research into herbal remedies in the farmyard
could soon see pigswill garnished with garlic
and cows chewing on cinnamon-flavoured cud.
With an EU ban on antibiotic growth promoters
in animal feed from 2006, alternatives need
to be found urgently. The use of plant extracts,
once dismissed as quack science, is attracting
growing interest from the industry.
Dr Henry Greathead, researcher at the department
of biology, is experimenting with essential
oils from thyme as a treatment for coccidiosis,
a disease of chickens currently controlled
with in-feed antibiotics.
Dr Greathead said: “Antibiotics are
excellent growth promoters, and the ban will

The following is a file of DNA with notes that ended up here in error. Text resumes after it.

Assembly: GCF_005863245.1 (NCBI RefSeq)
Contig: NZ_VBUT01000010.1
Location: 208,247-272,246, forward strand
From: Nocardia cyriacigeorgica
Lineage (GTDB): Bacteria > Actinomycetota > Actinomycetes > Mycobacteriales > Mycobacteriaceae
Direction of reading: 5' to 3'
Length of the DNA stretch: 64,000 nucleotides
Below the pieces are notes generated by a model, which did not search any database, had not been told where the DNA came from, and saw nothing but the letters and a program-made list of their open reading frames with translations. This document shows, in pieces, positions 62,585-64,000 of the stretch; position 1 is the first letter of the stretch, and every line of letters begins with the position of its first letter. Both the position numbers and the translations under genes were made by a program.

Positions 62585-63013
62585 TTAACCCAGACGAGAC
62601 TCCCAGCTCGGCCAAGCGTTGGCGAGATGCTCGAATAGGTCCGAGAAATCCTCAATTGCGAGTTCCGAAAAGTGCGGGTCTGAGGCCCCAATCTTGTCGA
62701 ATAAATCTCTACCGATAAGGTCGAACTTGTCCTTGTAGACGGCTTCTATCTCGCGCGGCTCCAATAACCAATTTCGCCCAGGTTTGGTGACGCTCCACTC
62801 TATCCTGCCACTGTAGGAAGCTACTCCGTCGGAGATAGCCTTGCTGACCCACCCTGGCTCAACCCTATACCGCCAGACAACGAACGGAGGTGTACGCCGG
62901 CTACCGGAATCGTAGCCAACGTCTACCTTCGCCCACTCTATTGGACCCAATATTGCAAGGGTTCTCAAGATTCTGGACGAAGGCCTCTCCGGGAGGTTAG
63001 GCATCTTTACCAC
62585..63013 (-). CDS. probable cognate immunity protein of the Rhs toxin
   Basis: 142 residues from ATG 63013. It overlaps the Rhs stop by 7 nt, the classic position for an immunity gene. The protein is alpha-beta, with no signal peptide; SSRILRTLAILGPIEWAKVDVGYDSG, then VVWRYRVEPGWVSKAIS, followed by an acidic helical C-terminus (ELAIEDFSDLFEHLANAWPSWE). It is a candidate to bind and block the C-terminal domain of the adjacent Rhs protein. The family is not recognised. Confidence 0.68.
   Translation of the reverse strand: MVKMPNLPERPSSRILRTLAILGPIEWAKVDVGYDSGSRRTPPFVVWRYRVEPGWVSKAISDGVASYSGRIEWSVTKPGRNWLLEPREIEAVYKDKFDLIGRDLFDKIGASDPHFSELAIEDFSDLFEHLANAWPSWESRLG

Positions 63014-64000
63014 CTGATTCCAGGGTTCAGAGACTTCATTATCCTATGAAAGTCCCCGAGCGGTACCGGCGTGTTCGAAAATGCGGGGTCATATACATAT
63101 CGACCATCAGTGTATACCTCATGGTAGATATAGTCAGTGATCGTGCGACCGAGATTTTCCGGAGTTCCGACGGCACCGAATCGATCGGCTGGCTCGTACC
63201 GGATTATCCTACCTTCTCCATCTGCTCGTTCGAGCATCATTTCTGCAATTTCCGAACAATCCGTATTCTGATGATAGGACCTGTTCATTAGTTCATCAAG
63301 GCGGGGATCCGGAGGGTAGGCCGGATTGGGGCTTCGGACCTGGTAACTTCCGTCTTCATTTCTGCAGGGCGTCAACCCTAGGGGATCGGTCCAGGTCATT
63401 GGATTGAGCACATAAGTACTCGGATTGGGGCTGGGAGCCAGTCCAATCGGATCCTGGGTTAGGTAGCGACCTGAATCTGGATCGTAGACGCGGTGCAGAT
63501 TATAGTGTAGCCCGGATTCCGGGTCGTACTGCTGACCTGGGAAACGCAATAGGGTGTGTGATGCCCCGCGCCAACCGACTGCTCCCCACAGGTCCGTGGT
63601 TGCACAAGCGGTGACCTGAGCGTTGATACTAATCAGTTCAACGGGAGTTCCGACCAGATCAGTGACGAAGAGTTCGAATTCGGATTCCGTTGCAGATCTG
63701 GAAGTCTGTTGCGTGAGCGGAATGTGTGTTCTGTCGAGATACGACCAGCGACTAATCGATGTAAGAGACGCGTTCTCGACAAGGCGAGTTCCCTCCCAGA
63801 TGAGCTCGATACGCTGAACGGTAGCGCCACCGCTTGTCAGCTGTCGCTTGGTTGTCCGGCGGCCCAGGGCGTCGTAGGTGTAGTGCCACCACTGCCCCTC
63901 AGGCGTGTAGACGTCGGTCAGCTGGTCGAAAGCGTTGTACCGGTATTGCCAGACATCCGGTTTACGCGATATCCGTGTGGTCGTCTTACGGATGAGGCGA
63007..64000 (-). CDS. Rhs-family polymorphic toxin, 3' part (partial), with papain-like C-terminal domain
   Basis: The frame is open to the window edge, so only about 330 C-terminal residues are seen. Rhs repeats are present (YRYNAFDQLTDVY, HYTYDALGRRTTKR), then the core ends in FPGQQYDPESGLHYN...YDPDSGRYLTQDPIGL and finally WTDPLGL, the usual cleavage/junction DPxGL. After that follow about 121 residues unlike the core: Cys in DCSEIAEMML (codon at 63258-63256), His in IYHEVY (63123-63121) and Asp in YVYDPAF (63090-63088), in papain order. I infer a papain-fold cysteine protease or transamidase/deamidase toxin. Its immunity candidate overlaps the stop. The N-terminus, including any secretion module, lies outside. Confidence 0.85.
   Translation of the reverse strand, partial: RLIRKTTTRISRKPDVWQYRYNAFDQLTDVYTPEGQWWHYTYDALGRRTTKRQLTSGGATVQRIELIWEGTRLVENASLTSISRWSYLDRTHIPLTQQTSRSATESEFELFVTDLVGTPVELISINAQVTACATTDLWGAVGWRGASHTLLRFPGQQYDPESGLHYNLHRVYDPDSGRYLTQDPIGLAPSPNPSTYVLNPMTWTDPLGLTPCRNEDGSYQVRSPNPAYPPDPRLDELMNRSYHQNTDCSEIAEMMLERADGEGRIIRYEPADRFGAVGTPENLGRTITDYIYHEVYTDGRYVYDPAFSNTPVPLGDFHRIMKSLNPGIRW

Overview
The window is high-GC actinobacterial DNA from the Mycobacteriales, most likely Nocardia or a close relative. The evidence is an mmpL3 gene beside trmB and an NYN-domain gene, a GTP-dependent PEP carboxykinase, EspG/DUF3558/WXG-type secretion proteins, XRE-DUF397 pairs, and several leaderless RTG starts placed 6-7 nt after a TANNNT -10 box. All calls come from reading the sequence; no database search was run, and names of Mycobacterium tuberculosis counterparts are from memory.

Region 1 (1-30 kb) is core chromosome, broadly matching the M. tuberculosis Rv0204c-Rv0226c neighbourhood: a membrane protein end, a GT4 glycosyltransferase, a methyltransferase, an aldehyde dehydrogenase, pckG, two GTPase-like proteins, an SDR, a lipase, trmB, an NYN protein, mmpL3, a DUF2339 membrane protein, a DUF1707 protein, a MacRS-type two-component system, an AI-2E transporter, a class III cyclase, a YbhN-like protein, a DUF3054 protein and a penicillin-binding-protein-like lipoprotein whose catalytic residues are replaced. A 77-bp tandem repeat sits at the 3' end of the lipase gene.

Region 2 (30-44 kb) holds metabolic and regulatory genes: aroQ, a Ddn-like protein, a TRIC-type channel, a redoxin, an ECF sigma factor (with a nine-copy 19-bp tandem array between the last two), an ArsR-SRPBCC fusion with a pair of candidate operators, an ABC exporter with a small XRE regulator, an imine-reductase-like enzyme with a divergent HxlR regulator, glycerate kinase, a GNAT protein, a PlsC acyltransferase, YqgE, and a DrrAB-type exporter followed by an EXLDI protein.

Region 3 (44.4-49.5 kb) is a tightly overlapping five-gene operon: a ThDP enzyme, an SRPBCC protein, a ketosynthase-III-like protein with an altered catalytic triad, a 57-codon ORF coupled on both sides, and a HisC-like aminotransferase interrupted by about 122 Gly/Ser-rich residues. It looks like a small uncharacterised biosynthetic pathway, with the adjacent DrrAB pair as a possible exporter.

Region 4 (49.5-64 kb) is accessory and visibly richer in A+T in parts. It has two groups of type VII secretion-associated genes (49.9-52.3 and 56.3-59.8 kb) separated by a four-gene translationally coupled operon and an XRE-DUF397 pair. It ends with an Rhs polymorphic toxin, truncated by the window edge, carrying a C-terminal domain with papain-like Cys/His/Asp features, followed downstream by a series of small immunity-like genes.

put EU farmers at a competitive disadvantage
with producers elsewhere, so we are trying
to find sustainable alternatives. Plant extracts
are natural and their production would help
ensure a diverse agriculture. Above all they
are acceptable to the consumer.”
University project is investigating the use
of extracts from garlic and aniseed to increase
digestive efficiency in dairy cows. Plant
extracts may also replace the use of growth-promoting
hormones, which are used to boost animal production
in many countries, but are banned in the EU.
Greathead said: “It’s unlikely
that plant extracts alone will ever be as
effective as antibiotics, but I’m confident
that we can maintain high levels of production
with good husbandry – and without needing
antibiotics and steroids.”